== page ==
Broward News

Florida Voters Want a Ban on Assault Rifles, Universal Background Check

With some Florida politicians calling for teachers to be armed and others calling for metal detectors to be placed in schools and our very own governor doing pretty much nothing at all about gun control, it seems that people who are not elected officials of any kind have the best solution to the gun problem in the state.

And that solution is to not allow people to buy machine guns and for those who buy regular guns to undergo a serious background check before they do so.

Citizens being smarter than elected officials? WHAT IS THIS TRICKERY??

Yup, turns out a whopping 91 percent of Floridians want a universal background check for those who want to purchase a gun, while a majority support for a nationwide ban on the sale of assault weapons.

That, according to Quinnipiac's new poll.

The poll says that Florida voters think Obama's views on guns are in line with their own more than the NRA.

Also, 60 to 31 percent of Floridians say allowing people to own assault weapons makes the country more dangerous rather than safer, with gun owners divided 44 to 44 percent.

"Floridians' views on guns are pretty much in line with results seen in other states surveyed by Quinnipiac University," Brown said. "Women are more likely to support restricting guns than men; blacks more than whites and Democrats more than Republicans. The idea of requiring background checks on those who want to buy guns has overwhelming support, 91 - 8 percent, in a country where getting a majority to agree on anything is often difficult."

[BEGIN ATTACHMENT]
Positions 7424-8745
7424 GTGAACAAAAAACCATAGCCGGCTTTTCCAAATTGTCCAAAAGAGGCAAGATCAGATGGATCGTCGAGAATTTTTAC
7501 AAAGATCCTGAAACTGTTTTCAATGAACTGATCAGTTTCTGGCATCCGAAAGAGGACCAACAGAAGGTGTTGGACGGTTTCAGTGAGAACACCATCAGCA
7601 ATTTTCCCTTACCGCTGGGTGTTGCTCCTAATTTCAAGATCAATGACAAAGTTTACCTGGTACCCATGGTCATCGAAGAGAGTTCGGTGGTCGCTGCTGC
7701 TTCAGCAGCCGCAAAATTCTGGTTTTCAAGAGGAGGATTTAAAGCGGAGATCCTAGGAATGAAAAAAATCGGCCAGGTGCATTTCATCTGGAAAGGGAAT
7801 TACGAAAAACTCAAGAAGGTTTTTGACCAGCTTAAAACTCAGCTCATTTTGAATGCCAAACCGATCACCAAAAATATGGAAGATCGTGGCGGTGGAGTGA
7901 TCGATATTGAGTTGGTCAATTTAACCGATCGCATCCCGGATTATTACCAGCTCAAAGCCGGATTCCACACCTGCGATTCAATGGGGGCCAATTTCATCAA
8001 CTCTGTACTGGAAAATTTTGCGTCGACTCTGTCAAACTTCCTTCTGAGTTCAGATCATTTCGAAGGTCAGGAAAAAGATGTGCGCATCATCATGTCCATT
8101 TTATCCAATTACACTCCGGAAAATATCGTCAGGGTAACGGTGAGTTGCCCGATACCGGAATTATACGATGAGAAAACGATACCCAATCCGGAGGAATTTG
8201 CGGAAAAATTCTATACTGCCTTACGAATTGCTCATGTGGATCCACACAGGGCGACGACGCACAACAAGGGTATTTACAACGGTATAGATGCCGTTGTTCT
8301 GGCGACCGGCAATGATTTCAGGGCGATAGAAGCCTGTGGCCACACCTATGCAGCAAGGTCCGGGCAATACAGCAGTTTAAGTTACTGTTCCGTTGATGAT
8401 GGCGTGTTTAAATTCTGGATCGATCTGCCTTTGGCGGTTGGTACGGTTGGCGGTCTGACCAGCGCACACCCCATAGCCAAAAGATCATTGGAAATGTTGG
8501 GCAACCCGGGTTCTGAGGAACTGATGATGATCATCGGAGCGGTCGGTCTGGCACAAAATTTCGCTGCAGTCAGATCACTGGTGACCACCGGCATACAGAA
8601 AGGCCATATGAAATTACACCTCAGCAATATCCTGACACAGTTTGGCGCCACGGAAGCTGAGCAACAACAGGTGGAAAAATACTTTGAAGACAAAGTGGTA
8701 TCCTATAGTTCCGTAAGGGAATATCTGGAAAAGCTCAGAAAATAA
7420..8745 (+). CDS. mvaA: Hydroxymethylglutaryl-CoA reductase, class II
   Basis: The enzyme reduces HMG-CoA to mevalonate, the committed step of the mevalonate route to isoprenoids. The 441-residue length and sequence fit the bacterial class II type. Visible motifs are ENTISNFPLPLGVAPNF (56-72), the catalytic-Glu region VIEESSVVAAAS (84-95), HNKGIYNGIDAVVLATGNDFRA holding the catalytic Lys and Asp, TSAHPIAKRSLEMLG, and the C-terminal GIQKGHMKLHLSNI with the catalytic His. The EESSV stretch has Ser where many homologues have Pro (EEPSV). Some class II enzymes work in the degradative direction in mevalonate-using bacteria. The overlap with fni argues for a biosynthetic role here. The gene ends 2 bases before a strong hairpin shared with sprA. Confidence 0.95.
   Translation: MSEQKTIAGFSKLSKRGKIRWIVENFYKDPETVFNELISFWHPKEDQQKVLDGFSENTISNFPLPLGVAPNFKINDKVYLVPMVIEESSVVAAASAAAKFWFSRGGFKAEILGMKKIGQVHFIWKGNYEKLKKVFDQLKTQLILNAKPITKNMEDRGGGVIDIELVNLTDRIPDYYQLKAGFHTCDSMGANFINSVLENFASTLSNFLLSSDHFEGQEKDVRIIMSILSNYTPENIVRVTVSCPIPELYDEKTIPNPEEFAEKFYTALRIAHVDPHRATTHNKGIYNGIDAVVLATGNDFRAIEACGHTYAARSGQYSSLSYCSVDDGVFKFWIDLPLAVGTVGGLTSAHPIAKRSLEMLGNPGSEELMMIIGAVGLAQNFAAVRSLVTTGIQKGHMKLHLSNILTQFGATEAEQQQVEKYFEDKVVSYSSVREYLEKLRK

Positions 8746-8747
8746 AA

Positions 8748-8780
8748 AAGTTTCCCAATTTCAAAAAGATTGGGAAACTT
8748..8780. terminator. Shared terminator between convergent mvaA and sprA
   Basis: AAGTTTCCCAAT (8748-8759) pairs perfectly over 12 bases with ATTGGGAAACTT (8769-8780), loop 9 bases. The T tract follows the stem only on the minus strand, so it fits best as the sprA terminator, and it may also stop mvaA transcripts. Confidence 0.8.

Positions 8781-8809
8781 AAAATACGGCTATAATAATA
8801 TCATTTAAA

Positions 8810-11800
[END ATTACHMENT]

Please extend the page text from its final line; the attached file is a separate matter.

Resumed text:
Of course, 59 percent say that putting armed security in schools is a food idea, because Florida is gonna Florida.

Still, the poll is a slap to the face with a sock full of pennies to the NRA and other gun-humping groups who think the Second Amendment was written so they could arm themselves like Rambo for kicks.

Even those who currently own guns would like to see better background checks by an overwhelming 88-to-11 percent margin.

The Quinnipiac University surveyed 1,000 registered voters between March 13 to 18 and has a margin of error of +/- 3.1 percentage points. The polls were taken via phone calls.

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Chris Joseph
Contact: Chris Joseph